Mystery Point Swell Statistics, All Year: All Swell – Any Wind
This image illustrates the variation of swells directed at Mystery Point through an average year. It is based on 25437 NWW3 model predictions since 2006 (values every 3 hours). The wave model does not forecast wind and surf right at the coast so we have chosen the most applicable grid node based on what we know about Mystery Point, and at Mystery Point the best grid node is 26 km away (16 miles).
The rose diagram illustrates the distribution of swell directions and swell sizes, while the graph at the bottom shows the same thing without direction information. Five colours show increasing wave sizes. The smallest swells, less than 0.5m (1.5 feet), high are coloured blue. These happened only 0.4% of the time. Green and yellow illustrate increasing swell sizes and red represents largest swells greater than >3m (>10ft). In both graphs, the area of any colour is proportional to how often that size swell happens.
The diagram indicates that the prevailing swell direction, shown by the longest spokes, was NW, whereas the the most common wind blows from the N. Because the wave model grid is out to sea, sometimes a strong offshore wind blows largest waves away from Mystery Point and offshore. We lump these in with the no surf category of the bar chart. To simplify things we don't show these in the rose plot. Because wind determines whether or not waves are surfable at Mystery Point, you can view an alternative image that shows only the swells that were expected to coincide with glassy or offshore wind conditions. In a typical year, swells large enough to cause good for surfing waves at Mystery Point run for about 80% of the time.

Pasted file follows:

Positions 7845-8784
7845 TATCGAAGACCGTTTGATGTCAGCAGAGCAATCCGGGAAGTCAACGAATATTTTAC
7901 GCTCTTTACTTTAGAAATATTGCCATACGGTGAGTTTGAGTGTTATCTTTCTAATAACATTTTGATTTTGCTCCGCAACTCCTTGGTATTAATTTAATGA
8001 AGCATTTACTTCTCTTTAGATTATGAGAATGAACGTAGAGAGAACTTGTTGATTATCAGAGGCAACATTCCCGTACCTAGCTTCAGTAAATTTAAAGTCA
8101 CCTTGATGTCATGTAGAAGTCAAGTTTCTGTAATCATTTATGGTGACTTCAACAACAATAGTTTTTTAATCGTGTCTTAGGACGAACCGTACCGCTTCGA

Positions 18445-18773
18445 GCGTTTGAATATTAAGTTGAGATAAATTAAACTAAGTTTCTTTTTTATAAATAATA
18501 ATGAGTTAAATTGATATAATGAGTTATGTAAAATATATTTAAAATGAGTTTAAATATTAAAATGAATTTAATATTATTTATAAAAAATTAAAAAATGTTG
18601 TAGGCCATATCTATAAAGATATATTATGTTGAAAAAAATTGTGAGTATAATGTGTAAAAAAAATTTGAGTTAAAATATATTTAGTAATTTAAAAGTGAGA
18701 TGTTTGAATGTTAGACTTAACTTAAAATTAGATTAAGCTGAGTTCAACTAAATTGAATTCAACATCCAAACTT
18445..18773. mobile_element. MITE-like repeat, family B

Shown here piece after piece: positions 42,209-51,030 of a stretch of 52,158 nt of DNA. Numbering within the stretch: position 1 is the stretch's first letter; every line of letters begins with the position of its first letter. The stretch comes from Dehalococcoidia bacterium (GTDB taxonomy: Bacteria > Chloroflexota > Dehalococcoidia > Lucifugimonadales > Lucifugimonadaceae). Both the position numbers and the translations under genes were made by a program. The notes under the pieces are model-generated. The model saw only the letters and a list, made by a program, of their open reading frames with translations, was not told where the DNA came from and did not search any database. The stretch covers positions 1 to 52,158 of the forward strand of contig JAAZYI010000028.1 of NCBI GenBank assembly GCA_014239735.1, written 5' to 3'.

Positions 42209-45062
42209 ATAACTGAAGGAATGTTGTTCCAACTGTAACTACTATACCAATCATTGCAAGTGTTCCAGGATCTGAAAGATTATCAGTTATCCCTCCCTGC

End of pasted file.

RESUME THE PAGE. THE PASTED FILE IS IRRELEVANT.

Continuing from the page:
IMPORTANT: Beta version feature! Swell heights are open water values from NWW3. There is no attempt to model near-shore effects. Coastal wave heights will generally be less, especially if the break does not have unobstructed exposure to the open ocean.